Food security is a situation in which all people, at all times, have physical and economic access to sufficient, safe and nutritious food to meet their dietary needs for an active healthy life (El-Hage Scialabba, Page 2). The security of food is affected by a number of factors, including an unstable social and political environment that preclude sustainable economic growth, war and civil strive, macroeconomic imbalances in trade, natural resource constraints, poor human resource base, gender inequality, inadequate education, poor health, natural disasters, such as floods and locust infestation, and the absence of good governance. All these factors contribute to either insufficient national food availability or insufficient access to food by households and individuals.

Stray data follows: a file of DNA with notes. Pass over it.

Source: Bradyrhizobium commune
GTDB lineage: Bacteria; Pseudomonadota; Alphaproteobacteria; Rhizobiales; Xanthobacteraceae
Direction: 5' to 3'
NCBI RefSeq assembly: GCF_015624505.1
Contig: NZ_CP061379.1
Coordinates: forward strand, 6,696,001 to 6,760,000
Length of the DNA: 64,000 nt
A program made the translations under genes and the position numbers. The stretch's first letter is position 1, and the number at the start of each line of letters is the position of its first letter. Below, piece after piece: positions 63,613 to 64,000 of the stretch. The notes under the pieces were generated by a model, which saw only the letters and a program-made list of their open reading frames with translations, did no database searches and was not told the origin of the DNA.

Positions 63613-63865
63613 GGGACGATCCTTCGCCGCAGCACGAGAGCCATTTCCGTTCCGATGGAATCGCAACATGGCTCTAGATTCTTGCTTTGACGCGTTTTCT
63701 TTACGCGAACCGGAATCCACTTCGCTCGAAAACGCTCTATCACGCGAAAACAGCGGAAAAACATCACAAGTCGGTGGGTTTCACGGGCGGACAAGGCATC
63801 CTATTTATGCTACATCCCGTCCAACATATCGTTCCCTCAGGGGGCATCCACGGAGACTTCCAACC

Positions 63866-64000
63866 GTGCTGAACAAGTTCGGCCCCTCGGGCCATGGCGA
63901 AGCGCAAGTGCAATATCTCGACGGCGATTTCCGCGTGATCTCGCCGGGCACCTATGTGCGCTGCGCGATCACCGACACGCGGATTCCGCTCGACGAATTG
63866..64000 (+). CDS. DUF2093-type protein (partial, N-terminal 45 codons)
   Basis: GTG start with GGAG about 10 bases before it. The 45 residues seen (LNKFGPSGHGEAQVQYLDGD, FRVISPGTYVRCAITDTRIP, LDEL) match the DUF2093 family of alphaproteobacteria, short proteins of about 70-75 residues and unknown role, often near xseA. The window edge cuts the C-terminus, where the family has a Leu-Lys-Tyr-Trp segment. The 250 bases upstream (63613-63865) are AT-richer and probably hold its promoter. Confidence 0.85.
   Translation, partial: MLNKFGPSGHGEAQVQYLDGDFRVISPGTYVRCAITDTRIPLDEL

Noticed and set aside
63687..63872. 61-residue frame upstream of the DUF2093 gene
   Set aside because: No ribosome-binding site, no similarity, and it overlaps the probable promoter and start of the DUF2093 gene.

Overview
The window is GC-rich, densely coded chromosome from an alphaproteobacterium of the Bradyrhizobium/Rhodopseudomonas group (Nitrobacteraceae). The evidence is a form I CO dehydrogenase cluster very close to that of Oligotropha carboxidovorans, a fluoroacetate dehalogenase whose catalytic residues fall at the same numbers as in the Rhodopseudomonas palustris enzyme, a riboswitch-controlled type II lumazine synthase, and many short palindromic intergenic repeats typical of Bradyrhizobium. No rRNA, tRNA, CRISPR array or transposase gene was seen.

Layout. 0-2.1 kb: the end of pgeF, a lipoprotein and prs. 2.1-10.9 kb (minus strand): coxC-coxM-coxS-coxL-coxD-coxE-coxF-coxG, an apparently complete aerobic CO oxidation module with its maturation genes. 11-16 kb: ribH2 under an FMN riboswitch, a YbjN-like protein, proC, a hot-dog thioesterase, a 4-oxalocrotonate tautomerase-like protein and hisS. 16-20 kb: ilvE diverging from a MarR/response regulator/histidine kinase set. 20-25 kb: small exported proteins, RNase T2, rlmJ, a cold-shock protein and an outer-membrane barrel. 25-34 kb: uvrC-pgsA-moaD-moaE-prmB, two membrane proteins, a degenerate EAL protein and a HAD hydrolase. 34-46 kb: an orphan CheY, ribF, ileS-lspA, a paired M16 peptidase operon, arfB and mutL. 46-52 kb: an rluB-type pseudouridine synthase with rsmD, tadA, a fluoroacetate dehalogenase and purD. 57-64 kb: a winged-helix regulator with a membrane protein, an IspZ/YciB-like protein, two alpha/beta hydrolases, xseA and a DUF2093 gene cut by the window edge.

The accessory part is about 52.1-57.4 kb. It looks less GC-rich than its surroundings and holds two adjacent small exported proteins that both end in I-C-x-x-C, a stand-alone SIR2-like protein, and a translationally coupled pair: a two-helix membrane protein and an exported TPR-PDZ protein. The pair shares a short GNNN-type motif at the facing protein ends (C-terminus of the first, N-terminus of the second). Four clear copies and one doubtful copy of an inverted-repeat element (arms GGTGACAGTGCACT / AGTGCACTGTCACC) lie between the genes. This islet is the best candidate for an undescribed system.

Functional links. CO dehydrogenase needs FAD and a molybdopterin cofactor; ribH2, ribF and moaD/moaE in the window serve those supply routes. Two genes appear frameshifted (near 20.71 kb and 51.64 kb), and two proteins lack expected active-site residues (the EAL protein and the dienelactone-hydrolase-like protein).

The root cause of food insecurity in developing countries is the inability of people to gain access to food due to poverty. Seventy-five percent of the world’s 1.2 billion poor live in rural areas of developing countries (Mwaniki, Page 3). They suffer from problems associated with subsistence production in isolated and marginal locations with low levels of technology. These subsistence and livelihood systems are risk-prone to drought and floods, crop and animal diseases, and market shocks. Sub-Sahara Africa remains the most food insecure region in the world, with 206 million hungry people. The share of hungry people declined from 35 to 32 percent during the last decade (El-Hage Scialabba, Page 3).
Over seventy percent of the food insecure population in Africa lives in the rural areas. Ironically, smallholder farmers, the producers of over 90 percent of the continent’s food supply, make up the majority (50 percent) of this population. In countries where more than 34 percent of the population is undernourished, agriculture represents 30 percent of GDP and nearly 70 percent of the population relies on agriculture for their livelihood (Mwaniki, Pages 4-7).
An Underdeveloped Agricultural Sector in Africa